If you trade online, you must be aware of the legal requirements imposed upon you or risk being penalised for failure to comply.
At Lupton Fawcett, we are fully knowledgeable on the legislation surrounding online trading and can tailor our approach based on your business’s requirements, putting into place the relevant policies to ensure your company is well protected from risk.
About E-Commerce Agreements
Trading online is one of the most efficient and beneficial means of getting goods and services to end users. To avoid difficulties it is vital that you adapt your terms and conditions to suit the online market and comply with the relevant legislation. This might include giving them the right to cancel a contract for certain goods within a cooling-off period.
All businesses should make their customers aware of who they are trading with and how to contact them, but a website should also contain guides on the following:
- The owner’s policies and terms regarding the authorised and acceptable use of the website by third parties
- The ownership and use of the intellectual property on the site; for example, images and other artwork
- How the user’s information will be held and processed by the owner
- The website’s cookies policy, including an option for the user to refuse consent of technical information
Other Online Agreements
We are able to provide advice and guidance on many other forms of IT and digital-related agreements, including:
- Data protection
- Domain name acquisitions, assignments and disputes
- Employee internet and email policies
- End-user licence agreements
- Privacy and cookies policies
- Website acceptable use policies
The e-commerce agreements team at Lupton Fawcett will work with your business to determine how your activities will be impacted by this area of law and help you find suitable solutions to any difficulties you may encounter.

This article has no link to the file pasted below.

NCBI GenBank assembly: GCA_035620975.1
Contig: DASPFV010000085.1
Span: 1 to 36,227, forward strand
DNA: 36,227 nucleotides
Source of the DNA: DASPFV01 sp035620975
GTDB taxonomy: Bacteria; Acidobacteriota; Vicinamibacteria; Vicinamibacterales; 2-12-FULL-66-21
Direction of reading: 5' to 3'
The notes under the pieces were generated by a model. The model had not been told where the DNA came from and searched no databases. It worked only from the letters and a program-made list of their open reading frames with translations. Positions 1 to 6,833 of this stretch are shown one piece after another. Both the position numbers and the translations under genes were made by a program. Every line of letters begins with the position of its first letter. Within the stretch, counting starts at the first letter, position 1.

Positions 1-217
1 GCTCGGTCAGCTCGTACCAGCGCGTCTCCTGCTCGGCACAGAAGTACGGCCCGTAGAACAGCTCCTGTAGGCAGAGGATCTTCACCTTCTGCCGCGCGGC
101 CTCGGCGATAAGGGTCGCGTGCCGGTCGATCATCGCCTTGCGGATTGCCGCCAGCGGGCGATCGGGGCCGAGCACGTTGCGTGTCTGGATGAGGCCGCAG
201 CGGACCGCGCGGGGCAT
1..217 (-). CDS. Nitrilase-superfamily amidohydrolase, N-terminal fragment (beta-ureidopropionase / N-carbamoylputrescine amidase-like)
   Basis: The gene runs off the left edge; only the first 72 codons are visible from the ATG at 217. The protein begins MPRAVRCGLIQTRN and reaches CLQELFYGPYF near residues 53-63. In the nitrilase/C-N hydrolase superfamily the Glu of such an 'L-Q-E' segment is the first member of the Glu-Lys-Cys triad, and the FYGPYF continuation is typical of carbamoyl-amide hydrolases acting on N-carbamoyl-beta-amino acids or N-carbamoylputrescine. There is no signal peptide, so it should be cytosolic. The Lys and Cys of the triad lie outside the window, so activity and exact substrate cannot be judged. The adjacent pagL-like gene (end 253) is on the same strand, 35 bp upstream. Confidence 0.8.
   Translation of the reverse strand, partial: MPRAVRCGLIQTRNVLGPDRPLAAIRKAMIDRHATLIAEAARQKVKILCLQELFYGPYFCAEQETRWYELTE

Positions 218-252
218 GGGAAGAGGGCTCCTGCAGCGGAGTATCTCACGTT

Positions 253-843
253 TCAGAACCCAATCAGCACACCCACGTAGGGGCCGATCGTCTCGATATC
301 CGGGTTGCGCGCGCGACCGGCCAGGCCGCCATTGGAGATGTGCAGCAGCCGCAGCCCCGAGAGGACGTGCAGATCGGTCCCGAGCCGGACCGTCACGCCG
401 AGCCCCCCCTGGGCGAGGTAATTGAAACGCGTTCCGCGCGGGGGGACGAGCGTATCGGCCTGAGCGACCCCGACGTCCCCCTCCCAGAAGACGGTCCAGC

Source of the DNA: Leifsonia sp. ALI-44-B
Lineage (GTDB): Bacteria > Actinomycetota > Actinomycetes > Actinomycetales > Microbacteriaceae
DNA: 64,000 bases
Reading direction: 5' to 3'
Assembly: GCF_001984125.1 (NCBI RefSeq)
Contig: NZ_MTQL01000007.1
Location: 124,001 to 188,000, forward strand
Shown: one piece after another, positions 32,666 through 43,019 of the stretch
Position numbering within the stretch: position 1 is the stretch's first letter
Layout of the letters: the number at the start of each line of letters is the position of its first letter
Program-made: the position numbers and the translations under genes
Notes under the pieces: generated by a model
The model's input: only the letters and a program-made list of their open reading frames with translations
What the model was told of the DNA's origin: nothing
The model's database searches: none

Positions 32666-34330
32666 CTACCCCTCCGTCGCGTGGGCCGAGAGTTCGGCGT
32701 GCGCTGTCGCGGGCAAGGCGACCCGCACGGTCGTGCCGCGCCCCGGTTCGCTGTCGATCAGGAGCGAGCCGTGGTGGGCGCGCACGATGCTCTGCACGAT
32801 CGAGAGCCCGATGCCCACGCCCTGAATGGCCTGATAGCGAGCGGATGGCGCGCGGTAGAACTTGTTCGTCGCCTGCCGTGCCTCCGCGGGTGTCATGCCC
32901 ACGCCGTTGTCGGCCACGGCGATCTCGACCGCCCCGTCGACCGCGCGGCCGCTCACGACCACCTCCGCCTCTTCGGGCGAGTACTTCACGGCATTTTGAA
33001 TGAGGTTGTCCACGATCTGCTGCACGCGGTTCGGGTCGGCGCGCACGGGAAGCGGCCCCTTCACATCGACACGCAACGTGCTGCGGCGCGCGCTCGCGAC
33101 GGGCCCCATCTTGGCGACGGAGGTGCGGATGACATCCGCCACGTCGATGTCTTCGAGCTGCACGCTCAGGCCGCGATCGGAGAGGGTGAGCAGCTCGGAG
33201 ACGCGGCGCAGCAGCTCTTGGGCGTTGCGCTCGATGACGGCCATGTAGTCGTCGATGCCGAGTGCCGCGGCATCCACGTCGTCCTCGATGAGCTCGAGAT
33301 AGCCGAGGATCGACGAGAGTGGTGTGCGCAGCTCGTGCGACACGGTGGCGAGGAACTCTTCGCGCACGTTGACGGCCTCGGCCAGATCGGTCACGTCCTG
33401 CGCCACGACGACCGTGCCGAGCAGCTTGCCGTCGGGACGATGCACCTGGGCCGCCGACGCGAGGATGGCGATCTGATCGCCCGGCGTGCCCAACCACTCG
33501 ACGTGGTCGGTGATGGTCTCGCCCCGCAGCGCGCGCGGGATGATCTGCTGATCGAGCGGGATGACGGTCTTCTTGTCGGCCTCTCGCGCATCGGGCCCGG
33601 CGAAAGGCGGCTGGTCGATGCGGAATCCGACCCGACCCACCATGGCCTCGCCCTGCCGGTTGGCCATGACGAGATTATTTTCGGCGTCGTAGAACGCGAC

We have experience drafting all types of commercial agreements, with a sound understanding of laws relating to online trading. So, whatever your requirements, we are confident we will have a solution for you. We can help you draft, implement and review arrangements, as well as help you come to a favourable solution if a dispute arises.
As a seller of goods, how can I protect myself should my customer become insolvent?
You could use what is commonly known as a retention of title clause. The object of such a clause is to give the seller of goods priority over secured and unsecured creditors if the buyer fails to pay for the goods because it is insolvent, or for some other reason that may be specified in the clause.
As with any other term, you must ensure that it is fully incorporated into the contracts that you enter into. Should a buyer be a company in administration then you would require the permission of the administrator or the court before you could repossess any goods that you had effectively retained title to.
Talk to Us
For assistance with complying to e-commerce and online legislation, get in touch with one of our Yorkshire offices by using the details below.
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